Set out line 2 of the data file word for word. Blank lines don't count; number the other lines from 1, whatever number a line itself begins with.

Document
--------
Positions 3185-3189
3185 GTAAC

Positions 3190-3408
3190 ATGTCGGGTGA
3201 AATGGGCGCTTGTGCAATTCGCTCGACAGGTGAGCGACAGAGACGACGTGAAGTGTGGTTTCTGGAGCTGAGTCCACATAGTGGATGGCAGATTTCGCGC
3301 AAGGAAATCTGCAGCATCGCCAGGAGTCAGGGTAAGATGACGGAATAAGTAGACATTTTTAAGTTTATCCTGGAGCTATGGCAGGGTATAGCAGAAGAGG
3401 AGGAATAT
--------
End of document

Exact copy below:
3185 GTAAC